Wednesday, April 23, 2014

Setting the Record Straight: The Impact of Diet on Cancer Risk

Photo: Flickr/Mike65444
An article posted earlier this week on the New York Times website stated that the link between diet and cancer risk was, in essence, a "myth."  And while links between diet and cancer are not as strong as those with some other chronic diseases, like heart disease, the article's conclusions demonstrate a lack of understanding of the science.

Yesterday, the American Institute for Cancer Research (AICR) - whose reports were referenced in the piece - posted their own response to the article detailing many links between diet and cancer, with AICR Director of Research, Susan Higginbotham, PhD, RD, stating: "If there’s one thing AICR’s research has shown, and continues to show, it’s that when it comes to cancer risk, diet does matter.”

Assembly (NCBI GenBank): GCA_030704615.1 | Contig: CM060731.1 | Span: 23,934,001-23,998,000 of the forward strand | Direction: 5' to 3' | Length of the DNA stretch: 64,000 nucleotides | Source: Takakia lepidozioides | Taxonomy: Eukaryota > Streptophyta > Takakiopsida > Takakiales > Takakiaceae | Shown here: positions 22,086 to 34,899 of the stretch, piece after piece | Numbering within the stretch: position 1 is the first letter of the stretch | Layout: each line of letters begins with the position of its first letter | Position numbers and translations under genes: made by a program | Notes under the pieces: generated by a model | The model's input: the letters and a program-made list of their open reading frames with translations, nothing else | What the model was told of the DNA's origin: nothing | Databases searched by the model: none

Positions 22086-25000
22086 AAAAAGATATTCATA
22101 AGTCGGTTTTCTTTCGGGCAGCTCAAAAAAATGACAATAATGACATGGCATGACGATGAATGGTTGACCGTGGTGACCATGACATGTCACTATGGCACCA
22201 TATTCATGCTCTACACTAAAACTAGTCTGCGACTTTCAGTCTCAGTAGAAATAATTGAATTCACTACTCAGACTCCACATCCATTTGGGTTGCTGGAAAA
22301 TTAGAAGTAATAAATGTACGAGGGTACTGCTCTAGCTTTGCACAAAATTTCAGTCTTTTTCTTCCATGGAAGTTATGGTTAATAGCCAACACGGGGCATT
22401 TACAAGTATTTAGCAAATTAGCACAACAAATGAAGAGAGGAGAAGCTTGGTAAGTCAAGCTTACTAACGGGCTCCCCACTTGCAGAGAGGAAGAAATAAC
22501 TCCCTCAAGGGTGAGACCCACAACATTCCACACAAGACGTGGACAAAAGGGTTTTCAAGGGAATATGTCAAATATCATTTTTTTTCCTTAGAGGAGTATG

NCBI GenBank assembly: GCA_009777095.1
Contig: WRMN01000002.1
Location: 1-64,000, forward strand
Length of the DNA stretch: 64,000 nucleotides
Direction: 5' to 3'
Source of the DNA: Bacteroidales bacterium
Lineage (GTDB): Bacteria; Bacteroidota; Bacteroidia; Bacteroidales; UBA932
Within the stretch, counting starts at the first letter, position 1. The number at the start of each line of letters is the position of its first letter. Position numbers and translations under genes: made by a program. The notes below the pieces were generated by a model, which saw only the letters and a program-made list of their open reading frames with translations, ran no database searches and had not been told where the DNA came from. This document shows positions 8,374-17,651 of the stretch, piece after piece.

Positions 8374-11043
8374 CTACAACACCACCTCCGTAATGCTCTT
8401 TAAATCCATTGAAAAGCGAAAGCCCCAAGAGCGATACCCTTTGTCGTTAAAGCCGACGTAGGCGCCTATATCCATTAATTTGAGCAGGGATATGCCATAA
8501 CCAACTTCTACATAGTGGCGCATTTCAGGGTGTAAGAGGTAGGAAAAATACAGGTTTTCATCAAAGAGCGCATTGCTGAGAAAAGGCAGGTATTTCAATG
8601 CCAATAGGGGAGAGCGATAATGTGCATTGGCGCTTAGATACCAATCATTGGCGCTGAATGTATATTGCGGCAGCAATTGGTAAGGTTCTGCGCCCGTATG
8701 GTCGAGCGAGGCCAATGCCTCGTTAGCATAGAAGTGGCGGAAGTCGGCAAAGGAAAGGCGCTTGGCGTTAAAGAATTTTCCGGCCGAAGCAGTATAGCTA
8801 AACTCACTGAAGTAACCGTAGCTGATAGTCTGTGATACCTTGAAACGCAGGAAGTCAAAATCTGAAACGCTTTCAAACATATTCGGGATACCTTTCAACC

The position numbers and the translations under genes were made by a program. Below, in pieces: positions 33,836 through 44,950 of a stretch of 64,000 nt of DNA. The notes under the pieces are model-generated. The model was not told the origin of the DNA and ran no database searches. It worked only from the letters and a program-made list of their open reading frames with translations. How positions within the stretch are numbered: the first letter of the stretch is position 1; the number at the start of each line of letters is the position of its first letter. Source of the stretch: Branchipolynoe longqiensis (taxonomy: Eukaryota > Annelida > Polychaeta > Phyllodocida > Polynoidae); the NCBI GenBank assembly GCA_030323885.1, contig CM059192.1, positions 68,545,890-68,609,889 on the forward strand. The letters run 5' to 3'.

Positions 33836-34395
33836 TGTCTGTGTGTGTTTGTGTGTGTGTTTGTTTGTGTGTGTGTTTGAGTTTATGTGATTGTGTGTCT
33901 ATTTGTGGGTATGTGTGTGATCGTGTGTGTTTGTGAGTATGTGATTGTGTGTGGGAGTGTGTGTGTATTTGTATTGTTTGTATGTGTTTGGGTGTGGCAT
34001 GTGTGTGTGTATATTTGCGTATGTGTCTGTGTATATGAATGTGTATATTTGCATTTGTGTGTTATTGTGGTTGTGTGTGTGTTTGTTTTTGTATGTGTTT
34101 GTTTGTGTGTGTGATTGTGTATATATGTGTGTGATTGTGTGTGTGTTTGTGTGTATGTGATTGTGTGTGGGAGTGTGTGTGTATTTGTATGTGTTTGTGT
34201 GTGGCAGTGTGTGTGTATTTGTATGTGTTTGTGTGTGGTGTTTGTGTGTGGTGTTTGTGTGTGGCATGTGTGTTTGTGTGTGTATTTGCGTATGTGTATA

As detailed in many of our scientific publications, consumer brochures, and risk assessment tools, we agree. Diet has an important impact on cancer risk.  Calories alone, and the weight gain they can cause, can impact at least 11 different cancers.  Too much alcohol is a key risk factor for colon and breast cancer - even at moderate levels of intake.  Fruits and vegetables can lower the risk of certain types of breast cancer.  Too much red meat - particularly processed meats - can substantially increase colon cancer risk.  Adequate calcium and vitamin D can lower colon cancer risk. And inadequate folate (a B vitamin found in many plant foods) has been linked to overall cancer mortality.  Strong associations with other dietary risk factors are quickly developing.